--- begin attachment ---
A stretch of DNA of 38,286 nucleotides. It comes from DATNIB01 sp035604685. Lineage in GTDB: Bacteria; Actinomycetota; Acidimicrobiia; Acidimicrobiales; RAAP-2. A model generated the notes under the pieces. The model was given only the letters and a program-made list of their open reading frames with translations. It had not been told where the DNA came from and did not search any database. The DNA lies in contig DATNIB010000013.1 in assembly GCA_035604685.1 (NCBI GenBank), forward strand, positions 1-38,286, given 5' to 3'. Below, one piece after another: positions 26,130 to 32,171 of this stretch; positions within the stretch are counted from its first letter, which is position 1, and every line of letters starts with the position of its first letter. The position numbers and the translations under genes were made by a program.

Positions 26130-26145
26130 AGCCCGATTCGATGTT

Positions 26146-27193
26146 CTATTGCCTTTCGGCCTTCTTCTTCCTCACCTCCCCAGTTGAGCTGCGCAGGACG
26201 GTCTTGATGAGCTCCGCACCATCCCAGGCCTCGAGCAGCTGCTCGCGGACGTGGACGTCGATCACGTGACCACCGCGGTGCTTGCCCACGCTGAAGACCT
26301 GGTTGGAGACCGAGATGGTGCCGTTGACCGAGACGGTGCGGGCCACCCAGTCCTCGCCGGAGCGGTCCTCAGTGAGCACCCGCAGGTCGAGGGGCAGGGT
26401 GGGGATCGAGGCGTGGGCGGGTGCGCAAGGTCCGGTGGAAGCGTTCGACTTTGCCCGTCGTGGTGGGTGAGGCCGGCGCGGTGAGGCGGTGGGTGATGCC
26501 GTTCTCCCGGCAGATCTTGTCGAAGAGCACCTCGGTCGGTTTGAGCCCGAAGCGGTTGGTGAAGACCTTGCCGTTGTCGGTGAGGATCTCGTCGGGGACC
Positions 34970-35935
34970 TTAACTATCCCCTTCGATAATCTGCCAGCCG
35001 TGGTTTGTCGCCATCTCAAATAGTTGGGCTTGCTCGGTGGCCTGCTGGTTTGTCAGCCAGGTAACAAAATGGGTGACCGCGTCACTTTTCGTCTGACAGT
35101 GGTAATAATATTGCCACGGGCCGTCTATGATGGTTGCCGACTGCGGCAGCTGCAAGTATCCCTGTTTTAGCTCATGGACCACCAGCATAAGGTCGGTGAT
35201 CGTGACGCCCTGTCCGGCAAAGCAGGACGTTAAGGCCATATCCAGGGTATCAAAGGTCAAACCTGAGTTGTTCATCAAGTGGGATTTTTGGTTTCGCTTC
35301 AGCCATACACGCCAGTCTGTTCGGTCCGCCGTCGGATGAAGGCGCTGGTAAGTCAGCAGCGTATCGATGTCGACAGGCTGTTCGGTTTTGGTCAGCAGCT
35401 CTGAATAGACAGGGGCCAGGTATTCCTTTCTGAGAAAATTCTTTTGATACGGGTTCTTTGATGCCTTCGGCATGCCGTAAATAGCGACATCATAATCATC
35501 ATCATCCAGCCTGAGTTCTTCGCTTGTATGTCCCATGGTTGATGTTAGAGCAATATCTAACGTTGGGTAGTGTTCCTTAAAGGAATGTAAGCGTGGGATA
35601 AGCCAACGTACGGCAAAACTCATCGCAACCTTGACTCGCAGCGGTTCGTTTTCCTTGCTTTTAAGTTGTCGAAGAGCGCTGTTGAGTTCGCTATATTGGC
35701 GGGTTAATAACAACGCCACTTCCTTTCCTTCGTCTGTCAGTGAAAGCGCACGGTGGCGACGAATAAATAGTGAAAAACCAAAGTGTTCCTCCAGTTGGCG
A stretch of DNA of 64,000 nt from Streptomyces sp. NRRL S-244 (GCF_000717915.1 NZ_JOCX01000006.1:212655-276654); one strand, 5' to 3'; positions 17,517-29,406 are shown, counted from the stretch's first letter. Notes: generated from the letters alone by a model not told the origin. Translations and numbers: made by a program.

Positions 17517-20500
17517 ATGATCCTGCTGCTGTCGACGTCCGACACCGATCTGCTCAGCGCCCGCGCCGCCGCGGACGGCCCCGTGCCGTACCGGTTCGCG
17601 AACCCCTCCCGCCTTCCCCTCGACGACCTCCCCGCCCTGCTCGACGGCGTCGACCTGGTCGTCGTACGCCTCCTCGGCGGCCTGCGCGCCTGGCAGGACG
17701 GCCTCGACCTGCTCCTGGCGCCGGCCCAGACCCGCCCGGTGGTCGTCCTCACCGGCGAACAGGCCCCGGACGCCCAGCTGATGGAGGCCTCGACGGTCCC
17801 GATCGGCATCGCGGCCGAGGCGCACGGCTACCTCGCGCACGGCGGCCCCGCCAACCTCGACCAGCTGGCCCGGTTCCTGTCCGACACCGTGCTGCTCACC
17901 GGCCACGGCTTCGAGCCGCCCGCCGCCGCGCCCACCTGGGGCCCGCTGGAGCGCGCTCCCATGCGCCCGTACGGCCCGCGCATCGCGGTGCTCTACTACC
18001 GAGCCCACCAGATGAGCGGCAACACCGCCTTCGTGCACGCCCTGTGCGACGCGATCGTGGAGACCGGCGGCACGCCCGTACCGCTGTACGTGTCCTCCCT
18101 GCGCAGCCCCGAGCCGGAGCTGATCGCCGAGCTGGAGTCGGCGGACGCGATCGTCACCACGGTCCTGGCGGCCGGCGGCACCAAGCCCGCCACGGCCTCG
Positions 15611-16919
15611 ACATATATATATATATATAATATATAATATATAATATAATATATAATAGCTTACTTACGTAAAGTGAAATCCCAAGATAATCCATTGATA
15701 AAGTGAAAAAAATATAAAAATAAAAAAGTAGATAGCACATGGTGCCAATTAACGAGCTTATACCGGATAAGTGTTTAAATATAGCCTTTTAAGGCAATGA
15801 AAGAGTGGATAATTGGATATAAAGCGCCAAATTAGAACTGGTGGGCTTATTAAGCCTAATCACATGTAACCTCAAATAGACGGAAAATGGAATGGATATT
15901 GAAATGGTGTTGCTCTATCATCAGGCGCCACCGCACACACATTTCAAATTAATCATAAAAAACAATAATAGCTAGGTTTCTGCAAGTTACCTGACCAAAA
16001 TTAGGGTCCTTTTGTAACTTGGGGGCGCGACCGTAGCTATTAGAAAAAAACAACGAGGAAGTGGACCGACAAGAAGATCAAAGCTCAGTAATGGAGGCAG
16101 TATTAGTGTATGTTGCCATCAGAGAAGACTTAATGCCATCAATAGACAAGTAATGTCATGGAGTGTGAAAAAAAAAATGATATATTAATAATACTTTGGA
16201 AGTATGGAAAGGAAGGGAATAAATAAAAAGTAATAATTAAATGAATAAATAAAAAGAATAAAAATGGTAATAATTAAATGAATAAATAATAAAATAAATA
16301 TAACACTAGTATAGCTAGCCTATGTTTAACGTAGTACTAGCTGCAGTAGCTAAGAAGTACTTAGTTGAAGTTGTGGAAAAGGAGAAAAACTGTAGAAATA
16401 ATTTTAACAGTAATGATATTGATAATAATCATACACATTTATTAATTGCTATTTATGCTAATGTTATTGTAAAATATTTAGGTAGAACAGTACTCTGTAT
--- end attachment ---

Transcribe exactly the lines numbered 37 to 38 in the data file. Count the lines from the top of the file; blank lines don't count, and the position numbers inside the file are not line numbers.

16301 TAACACTAGTATAGCTAGCCTATGTTTAACGTAGTACTAGCTGCAGTAGCTAAGAAGTACTTAGTTGAAGTTGTGGAAAAGGAGAAAAACTGTAGAAATA
16401 ATTTTAACAGTAATGATATTGATAATAATCATACACATTTATTAATTGCTATTTATGCTAATGTTATTGTAAAATATTTAGGTAGAACAGTACTCTGTAT